The Sherman Brothers: Giants Behind the Music of Disney

| March 12, 2010 | 9 Replies

An interview with Disney Legend Richard M. Sherman

What evokes strong memories of your last visit to a Disney Theme Park?  A smell?  A food?  A character?  A sound?  Yes, for many of us sounds, particularly music, make up a large part of our theme park experience and memories.  Recently, I had the pleasure to speak with Disney Legend Richard M. Sherman, one half of the prolific, sibling songwriting team who created much of the music we associate with our Disney Park memories: “it’s a small world (after all)”, “There’s a Great Big Beautiful Tomorrow”, “The Tiki, Tiki, Tiki Room”, “One Little Spark”, and “Winnie the Pooh” to name a few.  Continue after the break to read and listen to my interview with two time Oscar® winner Richard M. Sherman.

Image: Richard M. Sherman performs on Main St. U.S.A. in Disneyland, March 11, 2010.

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Richard and his brother Robert B. Sherman not only co-wrote music for Disney Parks, but they worked extensively on musical film scores such as The Jungle Book (1967), Chitty Chitty Bang Bang (1968), the Aristocats (1970), Charlotte’s Web (1973), and The Many Adventures of Winnie the Pooh (1977).  However, the Sherman Brothers are undoubtedly best known for their unforgettable songs from the 1964 Disney film Mary Poppins including: “Supercalifragilisticexpialidocis”, “Feed the Birds (Tuppence a Bag)”, and “A Spoonful of Sugar”.  They would win 2 Academy Awards for Mary Poppins; one for best song (Chim Chim Cher-ee), and one for music score (substantially original).  They also won a Grammy for best original score.  Richard and Robert Sherman continued to work directly with Walt Disney until the time of his passing in 1966.

Mouseketeer to Mary Poppins

Initially, the Sherman Brothers struggled as songwriters writing “pop songs” when one of their songs, “Tall Paul (He’s My All)”, was recorded by Annette Funicello – the most popular Mouseketeer of the original Mickey Mouse Club.  Eventually, the song became a top 10 hit in the late 1950’s, and the record executives at Disney asked the two to write more songs for Annette.  Little did the Shermans know Walt Disney was also listening and enjoying their music.  So much so, one day Walt Disney approached the brothers, gave them a book to read, and asked for their thoughts.  That book was “Mary Poppins”; the Shermans thought a lot of it, and the film would go on to be their biggest success.  They worked for four years on the film and on more than just songs; Walt Disney involved the brothers in the total creative process for the film.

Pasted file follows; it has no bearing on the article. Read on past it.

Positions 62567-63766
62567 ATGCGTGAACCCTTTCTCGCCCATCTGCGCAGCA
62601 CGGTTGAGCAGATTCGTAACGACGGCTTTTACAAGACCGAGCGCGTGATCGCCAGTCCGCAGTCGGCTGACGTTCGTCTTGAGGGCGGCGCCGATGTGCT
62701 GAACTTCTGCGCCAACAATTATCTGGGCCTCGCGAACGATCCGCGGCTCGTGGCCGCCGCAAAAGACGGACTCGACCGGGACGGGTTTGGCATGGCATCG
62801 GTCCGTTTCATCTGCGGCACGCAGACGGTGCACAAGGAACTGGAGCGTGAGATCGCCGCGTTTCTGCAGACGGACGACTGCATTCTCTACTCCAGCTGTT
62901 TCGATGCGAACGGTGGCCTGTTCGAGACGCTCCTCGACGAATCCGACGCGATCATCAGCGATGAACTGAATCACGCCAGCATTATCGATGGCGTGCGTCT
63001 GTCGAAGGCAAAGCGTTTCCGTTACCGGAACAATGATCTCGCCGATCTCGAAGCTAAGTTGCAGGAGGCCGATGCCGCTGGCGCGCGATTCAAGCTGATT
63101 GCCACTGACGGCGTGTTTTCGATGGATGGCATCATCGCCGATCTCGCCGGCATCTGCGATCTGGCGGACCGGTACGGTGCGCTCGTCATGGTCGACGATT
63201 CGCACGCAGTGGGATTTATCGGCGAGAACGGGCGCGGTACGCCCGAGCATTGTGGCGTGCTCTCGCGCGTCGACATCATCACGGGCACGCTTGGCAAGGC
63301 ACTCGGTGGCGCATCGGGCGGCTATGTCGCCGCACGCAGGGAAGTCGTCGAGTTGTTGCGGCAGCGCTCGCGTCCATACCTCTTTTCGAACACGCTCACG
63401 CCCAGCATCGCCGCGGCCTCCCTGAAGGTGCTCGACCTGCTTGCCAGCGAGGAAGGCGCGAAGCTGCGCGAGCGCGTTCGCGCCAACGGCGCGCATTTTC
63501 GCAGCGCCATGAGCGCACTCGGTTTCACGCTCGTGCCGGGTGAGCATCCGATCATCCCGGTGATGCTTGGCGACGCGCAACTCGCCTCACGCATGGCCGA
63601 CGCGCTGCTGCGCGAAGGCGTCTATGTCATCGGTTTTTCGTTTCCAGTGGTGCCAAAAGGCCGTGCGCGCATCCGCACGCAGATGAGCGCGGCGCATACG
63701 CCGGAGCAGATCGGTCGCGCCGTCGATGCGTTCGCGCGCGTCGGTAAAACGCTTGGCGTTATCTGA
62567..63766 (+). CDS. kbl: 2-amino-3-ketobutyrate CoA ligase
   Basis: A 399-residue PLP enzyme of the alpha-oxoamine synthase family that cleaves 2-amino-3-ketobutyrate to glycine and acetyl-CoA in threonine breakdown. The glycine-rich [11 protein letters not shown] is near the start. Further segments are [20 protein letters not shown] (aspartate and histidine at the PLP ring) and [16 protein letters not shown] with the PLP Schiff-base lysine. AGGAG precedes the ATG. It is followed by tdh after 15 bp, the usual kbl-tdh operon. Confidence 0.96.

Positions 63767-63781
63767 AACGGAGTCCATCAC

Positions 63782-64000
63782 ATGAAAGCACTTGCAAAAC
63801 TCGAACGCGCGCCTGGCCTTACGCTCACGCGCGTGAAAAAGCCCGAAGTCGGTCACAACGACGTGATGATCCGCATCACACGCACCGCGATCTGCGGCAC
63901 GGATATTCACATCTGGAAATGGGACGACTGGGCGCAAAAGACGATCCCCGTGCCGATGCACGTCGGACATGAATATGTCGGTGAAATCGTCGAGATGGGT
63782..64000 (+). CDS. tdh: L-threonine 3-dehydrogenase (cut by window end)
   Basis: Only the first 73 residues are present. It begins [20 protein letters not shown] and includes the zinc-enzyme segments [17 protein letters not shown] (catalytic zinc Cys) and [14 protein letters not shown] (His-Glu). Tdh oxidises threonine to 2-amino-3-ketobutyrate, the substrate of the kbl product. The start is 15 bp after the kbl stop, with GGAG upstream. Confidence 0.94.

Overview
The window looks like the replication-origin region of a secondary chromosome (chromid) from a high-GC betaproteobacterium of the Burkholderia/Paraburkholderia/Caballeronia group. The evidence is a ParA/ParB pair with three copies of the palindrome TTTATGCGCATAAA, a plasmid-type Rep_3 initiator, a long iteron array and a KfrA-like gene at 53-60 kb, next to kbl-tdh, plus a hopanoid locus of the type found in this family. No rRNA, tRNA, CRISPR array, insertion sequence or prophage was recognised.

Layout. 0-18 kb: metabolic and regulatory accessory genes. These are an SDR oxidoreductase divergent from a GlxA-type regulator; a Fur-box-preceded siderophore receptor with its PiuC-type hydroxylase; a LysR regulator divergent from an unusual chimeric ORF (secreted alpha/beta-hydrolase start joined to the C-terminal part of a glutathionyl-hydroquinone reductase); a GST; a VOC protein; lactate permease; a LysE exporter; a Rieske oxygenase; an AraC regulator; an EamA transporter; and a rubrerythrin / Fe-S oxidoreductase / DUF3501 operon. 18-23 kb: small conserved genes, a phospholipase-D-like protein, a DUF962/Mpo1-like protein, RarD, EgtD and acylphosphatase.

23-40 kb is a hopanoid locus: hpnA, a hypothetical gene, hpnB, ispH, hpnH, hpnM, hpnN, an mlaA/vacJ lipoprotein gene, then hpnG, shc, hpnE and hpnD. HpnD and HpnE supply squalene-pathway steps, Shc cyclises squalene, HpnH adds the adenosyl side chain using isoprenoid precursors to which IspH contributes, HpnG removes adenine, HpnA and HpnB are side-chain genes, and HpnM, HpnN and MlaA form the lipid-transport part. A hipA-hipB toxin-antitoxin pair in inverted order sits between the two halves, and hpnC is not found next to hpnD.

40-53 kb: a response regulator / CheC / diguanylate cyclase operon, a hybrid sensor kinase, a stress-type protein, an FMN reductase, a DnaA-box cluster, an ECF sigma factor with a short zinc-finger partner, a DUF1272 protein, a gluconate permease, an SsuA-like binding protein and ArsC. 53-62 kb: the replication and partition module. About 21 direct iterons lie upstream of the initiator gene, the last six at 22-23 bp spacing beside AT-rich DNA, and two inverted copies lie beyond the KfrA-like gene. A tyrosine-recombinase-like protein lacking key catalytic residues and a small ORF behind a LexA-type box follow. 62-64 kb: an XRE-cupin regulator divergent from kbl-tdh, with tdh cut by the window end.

Image: (L to R) Robert B. Sherman and Richard M. Sherman at Dopey Drive and Mickey Avenue sign at the Disney Studios.

Walt Disney needed their creative help because he had a problem with Mary Poppins.  There was no storyline in the book – Mary Poppins flew in on the East Wind, took the children on great adventures, and flew out on the West Wind.  The Sherman Brothers were tasked to tie the stories together, and invented the dysfunctional family with parents so busy the children were deprived of love.  Therefore, Mary Poppins came in and taught a life-lesson to the Father and the Mother.  “Feed the Birds (Tuppence a Bag)” had nothing to do with the cost of breadcrumbs, but, instead, it does not take much to give love.  These were the themes Richard and his brother injected into the story.  They did not write the script, but had much to do with shaping the story.  The story concept was inspired by the characters of P.L. Travers’ book “Mary Poppins”, but the film was not her book.

Image: (L to R) Richard M. Sherman, Julie Andrews, Dick Van Dyke and Robert B. Sherman on the set of Mary Poppins

Richard Sherman described working with Julie Andrews as a “total joy”.  They were searching for just the right personality to play the lead, and considered many prominent actresses at the time such as: Angela Lansbury, Bette Davis, and Mary Martin.  However, Julie Andrews and Richard Burton appeared on the “Ed Sullivan Show” to sing “What Would the Simple Folk Do?” from Broadway’s “Camelot”.  Richard Sherman saw the performance, and knew right away Julie Andrews was exactly what they needed for the role of Mary Poppins.  She had an incredible voice, was beautiful, and had the crisp, clean British personality required for the part.  He wanted to run to Walt Disney instantly to announce his lead was found.  However, Walt Disney’s secretary instructed Richard instead to purchase tickets to “Camelot” for Walt Disney and his wife, let them experience it, and allow Walt Disney to come to his own conclusion about Julie Andrews.

When asked about Dick Van Dyke, Richard Sherman instantly exclaimed, “a jewel of a human being!”  He regaled how Dick Van Dyke never had a dancing lesson in his life.  All the dancing in Mary Poppins was picked up through observation.  Richard Sherman repeatedly gushed over Dick Van Dyke, how he threw himself into the role, and how they remain good friends to this day.  This past January 2010, for one night, Dick Van Dyke reprised one of his Mary Poppins film roles, Mr. Dawes Senior, on stage in the Los Angeles Production of Mary Poppins to raise money for LA’s Midnight Mission.  Regarding Van Dyke’s recent performance, Richard declared, “Dick is a great, great, spirit, a wonderful guy.  He’s 84, but still has the energy of a 25 year old.”

Theme Park Attraction Music

1964 – the year “Mary Poppins” came out was a big year for the Disney company for another event – the 1964 New York World’s Fair.  Walt Disney was developing four shows and pavilions for the World’s Fair, and the Sherman Brothers were heavily involved in two of those productions: “Progressland” for General Electric (GE) which would eventually become the “Carousel of Progress” and “it’s a small world” for Pepsi-Cola/UNICEF.

Richard Sherman discussed writing “There’s a Great Big Beautiful Tomorrow” the theme song for the “Carousel of Progress”.  Prior to writing the song, the Sherman Brothers had the opportunity to see the circular, rotating auditorium dreamed up by the Imagineers that showed the development of electricity.  Each auditorium chronicled how electricity changed and improved our lives from one era to another, and the Imagineers needed a song to tie it together.  The song needed to sound like it could be “Ragtime” from the early 1900’s, or “Jazz-time” from the 20’s, or “Swing-time” from the 30’s and 40’s, or possibly a violin suite from the 1960’s.  Walt Disney gave instructions that all these various eras needed to be encompassed in one song.  As Richard Sherman left the meeting with Walt Disney he said to his brother, “well, Walt has a dream and that’s the start”, and then his songwriter instincts kicked in.  He changed that line to “man has a dream and that’s the start”, and that became the opening line of the song:

Man has a dream and that’s the start
He follows his dream with mind and heart.